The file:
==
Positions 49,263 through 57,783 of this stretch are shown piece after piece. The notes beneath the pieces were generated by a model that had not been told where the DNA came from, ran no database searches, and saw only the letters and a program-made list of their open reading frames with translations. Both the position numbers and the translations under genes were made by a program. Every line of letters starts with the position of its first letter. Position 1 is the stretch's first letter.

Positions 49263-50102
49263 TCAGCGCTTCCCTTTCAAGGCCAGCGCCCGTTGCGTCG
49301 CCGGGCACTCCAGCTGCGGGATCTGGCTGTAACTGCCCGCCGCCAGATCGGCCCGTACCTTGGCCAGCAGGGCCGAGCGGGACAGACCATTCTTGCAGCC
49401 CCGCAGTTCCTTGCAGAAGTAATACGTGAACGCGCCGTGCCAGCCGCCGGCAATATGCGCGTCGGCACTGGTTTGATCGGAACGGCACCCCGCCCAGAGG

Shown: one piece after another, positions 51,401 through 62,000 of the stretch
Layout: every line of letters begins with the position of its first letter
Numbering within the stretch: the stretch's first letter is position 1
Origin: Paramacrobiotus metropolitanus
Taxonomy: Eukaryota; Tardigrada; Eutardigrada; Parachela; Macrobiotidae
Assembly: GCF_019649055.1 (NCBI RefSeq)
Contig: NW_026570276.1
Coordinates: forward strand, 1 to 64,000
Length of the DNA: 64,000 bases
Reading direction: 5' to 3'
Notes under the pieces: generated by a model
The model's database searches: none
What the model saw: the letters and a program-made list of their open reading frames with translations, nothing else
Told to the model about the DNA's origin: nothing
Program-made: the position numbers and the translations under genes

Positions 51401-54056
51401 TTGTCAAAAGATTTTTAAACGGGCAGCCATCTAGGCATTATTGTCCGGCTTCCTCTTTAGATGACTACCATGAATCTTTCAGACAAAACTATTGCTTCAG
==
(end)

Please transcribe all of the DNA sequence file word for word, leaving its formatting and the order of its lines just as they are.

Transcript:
Positions 49,263 through 57,783 of this stretch are shown piece after piece. The notes beneath the pieces were generated by a model that had not been told where the DNA came from, ran no database searches, and saw only the letters and a program-made list of their open reading frames with translations. Both the position numbers and the translations under genes were made by a program. Every line of letters starts with the position of its first letter. Position 1 is the stretch's first letter.

Positions 49263-50102
49263 TCAGCGCTTCCCTTTCAAGGCCAGCGCCCGTTGCGTCG
49301 CCGGGCACTCCAGCTGCGGGATCTGGCTGTAACTGCCCGCCGCCAGATCGGCCCGTACCTTGGCCAGCAGGGCCGAGCGGGACAGACCATTCTTGCAGCC
49401 CCGCAGTTCCTTGCAGAAGTAATACGTGAACGCGCCGTGCCAGCCGCCGGCAATATGCGCGTCGGCACTGGTTTGATCGGAACGGCACCCCGCCCAGAGG

Shown: one piece after another, positions 51,401 through 62,000 of the stretch
Layout: every line of letters begins with the position of its first letter
Numbering within the stretch: the stretch's first letter is position 1
Origin: Paramacrobiotus metropolitanus
Taxonomy: Eukaryota; Tardigrada; Eutardigrada; Parachela; Macrobiotidae
Assembly: GCF_019649055.1 (NCBI RefSeq)
Contig: NW_026570276.1
Coordinates: forward strand, 1 to 64,000
Length of the DNA: 64,000 bases
Reading direction: 5' to 3'
Notes under the pieces: generated by a model
The model's database searches: none
What the model saw: the letters and a program-made list of their open reading frames with translations, nothing else
Told to the model about the DNA's origin: nothing
Program-made: the position numbers and the translations under genes

Positions 51401-54056
51401 TTGTCAAAAGATTTTTAAACGGGCAGCCATCTAGGCATTATTGTCCGGCTTCCTCTTTAGATGACTACCATGAATCTTTCAGACAAAACTATTGCTTCAG